Einstein put forward his theory of general relativity 100 years ago. His prime insight concerned the reciprocal relationship between mass and spacetime. Mass (matter and energy) warps spacetime (our three observed physical dimensions plus time) and warped spacetime determines how objects move around mass. Mass in motion always moves in straight lines. However, in the presence of massive objects, those straight lines follow the curves of warped spacetime. Thus things fall.
Einstein also contributed to the elaboration of quantum mechanics. But quantum physics and relativity seem to be fundamentally different ways of understanding reality. The former reduces all we observe to a realm of particles and waves that remain intrinsically probabilistic. The latter places reality into a universal geometrical framework of space and time. Einstein was uncomfortable with quantum physics because of its probabilistic nature – “God does not play dice with the universe” – and because until observed, particles also exist as waves. A further issue for Einstein was the apparent implication of quantum physics known as entanglement.
Quantum entanglement occurs when two or more particles are generated or interact in such a way that they share the same wave function (quantum state). When that happens, no matter how far apart those particles may move away from each other – even to opposite ends of the universe – they remain entangled: measurement of one – collapsing its wave function – also determines the measurement of the other. This bothered Einstein – he termed it “spooky action at a distance” – because the two particles seem to communicate through space instantaneously and – more to the point – faster than the speed of light. For Einstein, the speed of light is a fundamental constant and nothing can go any faster. But experiment has consistently verified the phenomenon of quantum entanglement. Most recently a group of Dutch physicists gave what is widely seen as definitive proof that entanglement across distance is real and reveals that reality is in some way non-local.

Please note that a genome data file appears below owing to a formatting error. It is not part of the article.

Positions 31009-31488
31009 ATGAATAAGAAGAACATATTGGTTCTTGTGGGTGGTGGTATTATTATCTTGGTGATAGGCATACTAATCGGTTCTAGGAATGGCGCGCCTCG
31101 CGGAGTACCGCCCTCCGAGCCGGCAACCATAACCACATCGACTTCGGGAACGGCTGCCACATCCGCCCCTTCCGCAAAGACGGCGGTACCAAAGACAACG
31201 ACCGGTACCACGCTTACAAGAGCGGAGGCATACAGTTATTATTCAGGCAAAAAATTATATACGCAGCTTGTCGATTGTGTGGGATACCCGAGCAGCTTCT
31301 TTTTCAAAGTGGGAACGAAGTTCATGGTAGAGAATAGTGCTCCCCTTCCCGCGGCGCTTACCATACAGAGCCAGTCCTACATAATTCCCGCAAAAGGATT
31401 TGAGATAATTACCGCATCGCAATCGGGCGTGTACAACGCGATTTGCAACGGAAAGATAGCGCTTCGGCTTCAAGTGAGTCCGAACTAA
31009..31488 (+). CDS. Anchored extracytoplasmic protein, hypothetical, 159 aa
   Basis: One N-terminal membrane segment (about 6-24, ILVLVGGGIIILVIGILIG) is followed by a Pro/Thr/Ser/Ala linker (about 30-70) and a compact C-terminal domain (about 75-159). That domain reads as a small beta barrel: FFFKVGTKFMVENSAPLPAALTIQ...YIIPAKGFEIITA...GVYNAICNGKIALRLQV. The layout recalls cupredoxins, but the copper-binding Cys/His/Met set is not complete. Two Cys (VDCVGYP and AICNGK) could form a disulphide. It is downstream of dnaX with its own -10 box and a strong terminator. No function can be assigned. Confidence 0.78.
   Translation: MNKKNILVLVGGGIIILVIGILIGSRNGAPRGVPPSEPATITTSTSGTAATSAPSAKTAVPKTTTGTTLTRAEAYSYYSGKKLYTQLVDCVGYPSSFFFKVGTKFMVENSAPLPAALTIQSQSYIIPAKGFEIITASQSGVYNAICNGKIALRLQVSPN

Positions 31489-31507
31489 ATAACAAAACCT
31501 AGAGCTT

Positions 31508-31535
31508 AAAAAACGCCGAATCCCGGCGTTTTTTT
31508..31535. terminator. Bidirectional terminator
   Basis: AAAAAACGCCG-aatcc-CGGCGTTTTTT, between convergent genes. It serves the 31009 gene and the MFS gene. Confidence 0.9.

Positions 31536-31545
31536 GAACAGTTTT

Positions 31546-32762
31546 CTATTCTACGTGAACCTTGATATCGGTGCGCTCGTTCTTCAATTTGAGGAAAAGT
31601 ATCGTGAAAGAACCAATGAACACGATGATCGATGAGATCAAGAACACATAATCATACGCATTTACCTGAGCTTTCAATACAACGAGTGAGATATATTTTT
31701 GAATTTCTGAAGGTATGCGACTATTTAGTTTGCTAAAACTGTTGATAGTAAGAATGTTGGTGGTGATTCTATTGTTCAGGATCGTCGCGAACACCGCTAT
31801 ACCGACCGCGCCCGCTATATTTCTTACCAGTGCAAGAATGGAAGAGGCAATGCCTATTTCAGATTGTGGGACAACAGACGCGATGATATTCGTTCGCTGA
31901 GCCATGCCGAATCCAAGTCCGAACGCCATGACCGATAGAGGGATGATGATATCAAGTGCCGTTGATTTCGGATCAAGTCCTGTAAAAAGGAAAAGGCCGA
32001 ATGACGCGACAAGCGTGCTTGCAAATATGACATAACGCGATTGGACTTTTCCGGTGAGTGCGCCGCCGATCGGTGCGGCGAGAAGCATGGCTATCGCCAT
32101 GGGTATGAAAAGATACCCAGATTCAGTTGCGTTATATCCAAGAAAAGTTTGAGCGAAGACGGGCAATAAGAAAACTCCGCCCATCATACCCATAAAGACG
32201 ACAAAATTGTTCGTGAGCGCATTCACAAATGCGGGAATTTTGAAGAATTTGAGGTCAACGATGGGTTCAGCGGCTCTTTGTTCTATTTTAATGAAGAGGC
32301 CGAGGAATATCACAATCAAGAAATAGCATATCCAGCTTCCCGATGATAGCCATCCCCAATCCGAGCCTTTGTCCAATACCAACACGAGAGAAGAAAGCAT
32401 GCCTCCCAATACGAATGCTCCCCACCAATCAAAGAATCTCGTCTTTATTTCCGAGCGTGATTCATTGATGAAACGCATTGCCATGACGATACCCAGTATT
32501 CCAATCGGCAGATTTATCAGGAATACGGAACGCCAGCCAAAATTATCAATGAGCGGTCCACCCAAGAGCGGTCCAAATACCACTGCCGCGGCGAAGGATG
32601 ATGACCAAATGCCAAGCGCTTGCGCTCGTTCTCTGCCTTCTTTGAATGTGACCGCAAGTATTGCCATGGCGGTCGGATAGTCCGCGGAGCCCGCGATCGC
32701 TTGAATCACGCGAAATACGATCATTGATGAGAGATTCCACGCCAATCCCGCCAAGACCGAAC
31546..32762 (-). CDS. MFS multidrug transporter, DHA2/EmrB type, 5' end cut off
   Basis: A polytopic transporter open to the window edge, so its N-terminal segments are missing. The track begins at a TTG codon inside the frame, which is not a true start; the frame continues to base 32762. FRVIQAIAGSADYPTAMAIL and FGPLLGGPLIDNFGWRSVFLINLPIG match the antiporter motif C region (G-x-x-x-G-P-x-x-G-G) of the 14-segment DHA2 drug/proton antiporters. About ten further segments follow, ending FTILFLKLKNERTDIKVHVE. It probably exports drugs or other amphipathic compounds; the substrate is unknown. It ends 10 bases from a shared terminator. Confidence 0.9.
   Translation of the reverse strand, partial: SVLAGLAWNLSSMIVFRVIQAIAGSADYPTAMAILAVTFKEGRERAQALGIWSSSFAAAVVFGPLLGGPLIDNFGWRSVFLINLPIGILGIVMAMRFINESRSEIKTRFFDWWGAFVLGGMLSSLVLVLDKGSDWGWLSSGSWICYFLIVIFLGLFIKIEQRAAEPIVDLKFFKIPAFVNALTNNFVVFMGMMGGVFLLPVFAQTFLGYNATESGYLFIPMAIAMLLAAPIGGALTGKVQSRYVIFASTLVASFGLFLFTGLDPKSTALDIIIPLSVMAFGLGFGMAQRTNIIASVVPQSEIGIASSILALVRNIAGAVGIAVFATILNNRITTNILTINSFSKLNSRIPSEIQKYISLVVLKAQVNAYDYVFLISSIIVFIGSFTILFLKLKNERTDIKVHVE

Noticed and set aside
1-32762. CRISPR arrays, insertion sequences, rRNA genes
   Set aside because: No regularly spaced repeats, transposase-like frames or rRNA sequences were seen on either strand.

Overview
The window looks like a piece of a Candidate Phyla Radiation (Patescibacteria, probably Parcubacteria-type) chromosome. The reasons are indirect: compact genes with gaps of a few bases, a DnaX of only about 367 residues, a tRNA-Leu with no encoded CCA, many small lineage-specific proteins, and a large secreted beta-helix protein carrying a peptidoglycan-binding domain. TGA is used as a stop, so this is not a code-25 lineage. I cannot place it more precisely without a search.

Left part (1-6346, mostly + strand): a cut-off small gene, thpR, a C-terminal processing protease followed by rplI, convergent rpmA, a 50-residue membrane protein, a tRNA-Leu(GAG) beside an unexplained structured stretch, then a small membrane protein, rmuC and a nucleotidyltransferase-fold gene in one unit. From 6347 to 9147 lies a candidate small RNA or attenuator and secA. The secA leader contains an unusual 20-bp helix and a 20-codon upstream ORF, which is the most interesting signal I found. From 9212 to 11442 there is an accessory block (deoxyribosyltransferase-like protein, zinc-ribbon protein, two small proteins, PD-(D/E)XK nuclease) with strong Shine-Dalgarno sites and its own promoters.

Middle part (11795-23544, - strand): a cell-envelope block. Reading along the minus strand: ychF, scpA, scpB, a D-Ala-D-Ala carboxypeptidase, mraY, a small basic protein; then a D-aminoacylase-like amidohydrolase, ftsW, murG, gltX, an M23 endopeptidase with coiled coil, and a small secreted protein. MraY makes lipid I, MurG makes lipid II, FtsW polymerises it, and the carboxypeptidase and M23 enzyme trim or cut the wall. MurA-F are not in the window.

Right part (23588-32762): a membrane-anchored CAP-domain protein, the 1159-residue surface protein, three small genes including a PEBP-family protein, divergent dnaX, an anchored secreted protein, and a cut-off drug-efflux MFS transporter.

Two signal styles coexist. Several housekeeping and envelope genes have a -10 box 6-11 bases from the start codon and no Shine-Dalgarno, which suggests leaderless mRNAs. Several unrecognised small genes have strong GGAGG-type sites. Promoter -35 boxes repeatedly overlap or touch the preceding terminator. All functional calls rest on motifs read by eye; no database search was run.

Non-locality implies that entangled things exist in a relationship that is not determined by the local conditions that impinge upon those things. In other words, when one of the things is measured, the qualities of the far distant formerly entangled thing are not determined by where that thing is but by some deeper reality that is not local to the thing itself. Non-locality implies that there is some more fundamental level of reality that exists outside space and time.
We live in a universe in which time and space do exist. We travel through space (in any direction of three directions) and time (only forward). Things with mass travel travel no faster than the speed of light. At the speed of light, everything happens at the same instant because time does not pass. If we could be that massless surfer riding a photon created at the moment of the Big Bang, we would experience everything and everywhere that photon would ever be at the same instant.
We experience time as passing because we live in a world of matter and energy, which seems to give rise to spacetime. Our consciousness exists in time as our body exists in space. But non-locality points to a reality in which the universe exists without time or space as one object in which all time and space exist at once. We appear not to experience this deeper reality outside the realm of quantum experimentation (though it may make it possible someday to have quantum computing). But non-locality – as St. Thomas Aquinas might argue – points to consideration of First Cause and Ultimate Reality. That is spooky.